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Calculating values of impedance in a series/parallel circuit

  1. Sep 14, 2015 #1
    1. The problem statement, all variables and given/known data
    Hello everyone, I have recently come under some stress from not being able to get these answers correct. I need to calculate these values:


    1. Zeq
    2. IT
    3. XL2
    4. XL1
    5. VR1
    6. VR2
    7. VL1
    8. VL2
    For this series circuit:


    upload_2015-9-14_10-20-4.png

    And these values:


    1. Zeq
    2. IT
    3. XL2
    4. XL1
    5. IR1
    6. IR2
    7. IL1
    8. IL2
    For this parallel circuit:

    upload_2015-9-14_10-21-24.png

    2. Relevant equations
    I have been using these equations, but I am told that they are incorrect. My professor will not indicate what the correct equations are and I cannot find them in my textbook or online. Any help would be appreciated.

    Zeq = sqrt(RT^2+XL^2) where XL is both values of XL1 and XL2 added together.
    IT = Vs/ZT This is where I get confused, is ZT the same as Zeq?
    XL2 = (2*pi*Frequency*L2)
    XL1 = (2*pi*Frequency*L1)
    VR1 = (R1/RT)*Vs
    VR2 = (R2/RT)*Vs
    VL1 = (L1/LT)*Vs Where LT is L1 and L2 added together.
    VL2= (L2/LT)*Vs
    IR1= I could not find the equation for this value.
    IR2 = I could not find the equation for this value.
    IL1 = Vs/L1
    IL2 = Vs/L2
    3. The attempt at a solution
    Here are the values that I came up with for the series circuit:

    Phase = -tan((942.48+502.65)/100) = 86.04 degrees.
    a. Zeq = 15Vrms / .03333A = 450ohms
    b, It = 15Vrms/450ohms = 33.33mA∠-86.04 degrees
    c. XL1 = (2*pi*1000Hz*.150H) = 942.48ohms
    d. XL2 = (2*pi*1000Hz*.08) = 502.65ohms
    e. VR1 = 150ohms/450ohms * 15Vrms = 5Vrms ∠0 degrees
    f. VR2 = 300ohms/450ohms * 15Vrms = 10Vrms ∠0 degrees
    g. VL1 = .08H/.23H * 15Vrms = 5.22Vrms ∠-90 degrees
    h. VL2 = .150/.23H * 15Vrms = 9.78Vrms ∠-90 degrees


    And here are the values I came up with for the parallel circuit:


    a. Zeq = 15Vrms / .03333 = 450ohms
    b. IT = 33.33mA ∠-86.04 degrees
    c. XL2 = (2*pi*1000Hz*.150H) = 942.48ohms
    d. XL1 = (2*pi*1000Hz*.08H) = 502.65ohms
    e. VR1 = 150ohms/450ohms * 15Vrms = 5Vrms ∠0 degrees
    f. VR2 = 300ohms/450ohms * 15Vrms = 10Vrms ∠0 degrees
    g. IL1 = 15Vrms/.08H = 187.5A.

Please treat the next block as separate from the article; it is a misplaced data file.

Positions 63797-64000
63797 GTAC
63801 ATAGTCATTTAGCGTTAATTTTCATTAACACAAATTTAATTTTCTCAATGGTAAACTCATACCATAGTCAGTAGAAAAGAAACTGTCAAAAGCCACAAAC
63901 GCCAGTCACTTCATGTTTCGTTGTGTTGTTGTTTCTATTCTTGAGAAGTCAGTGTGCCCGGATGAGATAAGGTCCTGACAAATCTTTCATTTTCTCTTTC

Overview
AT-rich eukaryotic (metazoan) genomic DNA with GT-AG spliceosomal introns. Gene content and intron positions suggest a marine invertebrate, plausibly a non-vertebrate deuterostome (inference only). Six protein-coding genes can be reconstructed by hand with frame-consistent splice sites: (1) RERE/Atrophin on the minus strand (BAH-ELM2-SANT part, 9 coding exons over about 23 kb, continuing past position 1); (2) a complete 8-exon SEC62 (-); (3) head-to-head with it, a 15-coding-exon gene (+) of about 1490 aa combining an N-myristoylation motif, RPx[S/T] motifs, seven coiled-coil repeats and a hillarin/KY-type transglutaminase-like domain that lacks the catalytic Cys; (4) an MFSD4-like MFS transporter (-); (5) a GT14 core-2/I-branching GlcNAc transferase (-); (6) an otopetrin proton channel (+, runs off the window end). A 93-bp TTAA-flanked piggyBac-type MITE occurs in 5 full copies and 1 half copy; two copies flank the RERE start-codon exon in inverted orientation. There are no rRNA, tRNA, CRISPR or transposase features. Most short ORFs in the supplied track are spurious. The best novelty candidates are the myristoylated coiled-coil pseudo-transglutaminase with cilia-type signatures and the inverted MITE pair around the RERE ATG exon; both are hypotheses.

h. IL2 = 15Vrms/.150H = 100A

    Any help at all would be very, very much appreciated. I really cannot find the equations for the life of me, and it is frustrating.
     
  2. jcsd
  3. Sep 14, 2015 #2

    Hesch

    User Avatar
    Gold Member

    That's correct as for the absolute value of Zeq, ( | Zeq | ).

    Are you not familiar with complex impedances ? Here is the value:

    Zeq = ( R1+R2 ) + jω( L1+L2 )

    You can calculate exactly like if all the impedances were ohmic, just using complex values instead of real values.

    It will be much more easy ( your calculator will do the job ) to calculate voltages, current, phases, etc. using complex values:

    As for the series connection, IR1 = IR2 = IL1 = IL2 = Vs / Zeq ( like I = V / R ).
     
  4. Sep 14, 2015 #3
    Thank you very much for the reply! I am not familiar with complex impedances. In Zeq = (R1+R2) + jω(L1+L2), what values are "j" and "ω"? So IR1, IR2, IL1 and IL2 are all calculated by Vs/Zeq?
     
  5. Sep 14, 2015 #4

    Hesch

    User Avatar
    Gold Member

    j ( also called "i" ) is the imaginary operator: j2 = -1.
    ω is the angular velocity in radians/sek. ( ω = 2πf ).
    Yes, through all components in series, the currents are identical ( Kirchhoffs 1. law, KCL ).

    I'm sorry, I thought that the complex values of impedances was what your professor meant. But you will learn about these complex impedances. I promise.
     
  6. Sep 15, 2015 #5
    Alright, everything makes much more sense now. Thank you very much for your help, I truly appreciate it!
     
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